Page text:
DC Casebook: Commercial and Industrial - Notice damned by illogical requirements

An enforcement notice alleging that a dwellinghouse in east London has been converted to an immigration consultancy has been struck down after an inspector decided that it was flawed and incapable of correction.

The notice asserted that a material change of use had been made from dwellinghouse in use class C3 to a financial and professional use falling within class A2. The notice required use of the first floor of the property for this purpose to cease and the residential use to be reinstated. The inspector decided that this was a serious error, in that the allegation referred to the whole of the property but the notice required the unauthorised use to cease in only part of it.

The second floor of the property had also been used as part of the immigration consultancy, he noted. If the terms of the notice were upheld, he remarked, planning permission for its continuation would be granted in accordance with section 173(11) of the Town and Country Planning Act 1990. As it was unclear whether the council wished this to happen, he decided that it would be unfair on the appellant to extend the terms of the notice to include the second floor.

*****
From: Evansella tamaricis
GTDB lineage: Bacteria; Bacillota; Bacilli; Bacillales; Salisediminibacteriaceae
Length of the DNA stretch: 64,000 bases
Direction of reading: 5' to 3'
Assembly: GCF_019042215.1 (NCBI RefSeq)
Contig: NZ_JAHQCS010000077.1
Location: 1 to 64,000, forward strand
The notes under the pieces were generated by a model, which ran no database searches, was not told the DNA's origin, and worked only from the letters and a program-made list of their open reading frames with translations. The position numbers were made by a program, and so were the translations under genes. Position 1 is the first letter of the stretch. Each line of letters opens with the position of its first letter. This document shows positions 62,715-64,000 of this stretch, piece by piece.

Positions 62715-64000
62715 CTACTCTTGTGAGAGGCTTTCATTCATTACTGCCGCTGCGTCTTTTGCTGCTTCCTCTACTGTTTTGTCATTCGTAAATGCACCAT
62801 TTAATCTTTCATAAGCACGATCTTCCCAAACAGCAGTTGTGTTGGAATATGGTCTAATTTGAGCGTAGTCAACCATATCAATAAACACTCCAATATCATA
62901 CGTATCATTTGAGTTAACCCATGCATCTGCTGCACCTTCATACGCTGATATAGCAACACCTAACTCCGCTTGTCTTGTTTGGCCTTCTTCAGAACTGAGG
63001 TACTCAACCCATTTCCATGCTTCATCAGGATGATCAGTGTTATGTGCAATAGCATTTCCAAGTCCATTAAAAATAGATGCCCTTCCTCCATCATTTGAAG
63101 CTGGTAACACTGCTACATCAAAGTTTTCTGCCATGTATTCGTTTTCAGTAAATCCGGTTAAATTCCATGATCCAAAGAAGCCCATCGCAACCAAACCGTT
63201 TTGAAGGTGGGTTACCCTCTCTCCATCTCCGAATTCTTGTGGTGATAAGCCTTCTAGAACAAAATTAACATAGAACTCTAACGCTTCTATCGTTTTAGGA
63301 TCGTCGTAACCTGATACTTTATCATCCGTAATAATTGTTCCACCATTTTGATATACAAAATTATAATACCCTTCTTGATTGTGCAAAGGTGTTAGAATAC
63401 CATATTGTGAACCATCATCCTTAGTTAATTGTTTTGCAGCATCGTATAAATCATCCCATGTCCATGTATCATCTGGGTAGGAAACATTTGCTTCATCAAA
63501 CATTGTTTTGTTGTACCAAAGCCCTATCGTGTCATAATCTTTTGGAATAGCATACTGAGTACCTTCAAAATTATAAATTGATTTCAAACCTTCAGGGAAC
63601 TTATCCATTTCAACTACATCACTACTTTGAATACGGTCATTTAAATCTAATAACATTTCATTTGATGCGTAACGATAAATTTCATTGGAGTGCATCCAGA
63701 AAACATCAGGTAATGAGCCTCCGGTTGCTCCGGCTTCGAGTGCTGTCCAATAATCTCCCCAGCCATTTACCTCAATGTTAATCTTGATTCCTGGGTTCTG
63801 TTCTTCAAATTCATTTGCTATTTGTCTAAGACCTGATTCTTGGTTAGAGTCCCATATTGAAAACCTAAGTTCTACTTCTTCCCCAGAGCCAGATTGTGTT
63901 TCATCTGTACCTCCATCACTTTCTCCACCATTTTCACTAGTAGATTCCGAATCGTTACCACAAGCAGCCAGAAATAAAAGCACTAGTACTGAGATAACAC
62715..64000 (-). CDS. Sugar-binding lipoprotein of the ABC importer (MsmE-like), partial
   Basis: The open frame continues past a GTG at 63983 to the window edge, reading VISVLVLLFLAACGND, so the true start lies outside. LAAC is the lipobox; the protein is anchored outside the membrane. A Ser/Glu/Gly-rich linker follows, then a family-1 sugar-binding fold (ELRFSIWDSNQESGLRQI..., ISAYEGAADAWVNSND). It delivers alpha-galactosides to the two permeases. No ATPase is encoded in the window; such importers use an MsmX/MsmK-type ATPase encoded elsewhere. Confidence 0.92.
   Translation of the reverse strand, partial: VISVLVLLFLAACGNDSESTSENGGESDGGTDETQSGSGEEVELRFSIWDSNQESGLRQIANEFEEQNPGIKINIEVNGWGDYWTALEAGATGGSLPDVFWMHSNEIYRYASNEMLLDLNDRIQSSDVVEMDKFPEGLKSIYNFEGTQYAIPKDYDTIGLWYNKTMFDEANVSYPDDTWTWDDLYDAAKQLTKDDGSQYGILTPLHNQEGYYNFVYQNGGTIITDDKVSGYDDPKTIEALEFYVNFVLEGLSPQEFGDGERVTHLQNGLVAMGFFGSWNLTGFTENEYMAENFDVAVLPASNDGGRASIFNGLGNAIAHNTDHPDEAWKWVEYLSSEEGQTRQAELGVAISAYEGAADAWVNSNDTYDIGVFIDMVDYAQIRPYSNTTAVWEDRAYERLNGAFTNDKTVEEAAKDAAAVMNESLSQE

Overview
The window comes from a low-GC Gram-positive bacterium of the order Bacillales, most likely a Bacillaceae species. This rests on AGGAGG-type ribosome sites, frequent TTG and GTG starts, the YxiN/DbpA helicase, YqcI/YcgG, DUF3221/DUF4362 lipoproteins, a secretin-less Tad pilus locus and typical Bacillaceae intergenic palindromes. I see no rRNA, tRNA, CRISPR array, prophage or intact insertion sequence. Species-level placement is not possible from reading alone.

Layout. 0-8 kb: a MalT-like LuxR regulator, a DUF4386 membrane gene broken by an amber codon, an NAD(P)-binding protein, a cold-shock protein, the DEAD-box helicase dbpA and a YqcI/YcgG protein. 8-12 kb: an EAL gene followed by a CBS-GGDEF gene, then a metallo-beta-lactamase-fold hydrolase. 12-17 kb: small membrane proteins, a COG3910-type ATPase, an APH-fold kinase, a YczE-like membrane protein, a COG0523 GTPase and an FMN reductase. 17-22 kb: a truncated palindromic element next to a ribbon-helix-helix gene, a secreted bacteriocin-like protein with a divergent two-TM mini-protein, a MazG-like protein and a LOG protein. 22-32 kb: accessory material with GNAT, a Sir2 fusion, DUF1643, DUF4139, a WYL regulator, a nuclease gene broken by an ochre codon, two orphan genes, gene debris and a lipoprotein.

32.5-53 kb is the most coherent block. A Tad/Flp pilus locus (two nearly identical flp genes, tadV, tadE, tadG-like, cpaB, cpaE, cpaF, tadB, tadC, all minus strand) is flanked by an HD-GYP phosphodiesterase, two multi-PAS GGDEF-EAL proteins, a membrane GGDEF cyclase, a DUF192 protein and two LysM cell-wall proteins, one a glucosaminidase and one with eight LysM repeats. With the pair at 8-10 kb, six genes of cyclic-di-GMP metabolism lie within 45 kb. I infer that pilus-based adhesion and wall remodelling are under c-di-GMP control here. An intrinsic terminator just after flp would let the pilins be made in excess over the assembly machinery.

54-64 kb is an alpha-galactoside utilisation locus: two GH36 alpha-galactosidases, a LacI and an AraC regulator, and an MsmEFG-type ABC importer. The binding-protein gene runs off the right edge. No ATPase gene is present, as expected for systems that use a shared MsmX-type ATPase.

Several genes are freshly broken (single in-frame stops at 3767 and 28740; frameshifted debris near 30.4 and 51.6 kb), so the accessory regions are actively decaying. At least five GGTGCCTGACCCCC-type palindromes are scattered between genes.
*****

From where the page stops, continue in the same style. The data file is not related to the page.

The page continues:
In addition, the inspector noted that the notice required the reintroduction of the residential use. This contravened the judgement in Lipson v Secretary of State for Environment [1976], which held that an enforcement notice cannot require a former use to be resumed. It was so defective as to be beyond his powers of correction, he determined.

DCS Number 100-064-247

Inspector Martin Joyce; Written representations

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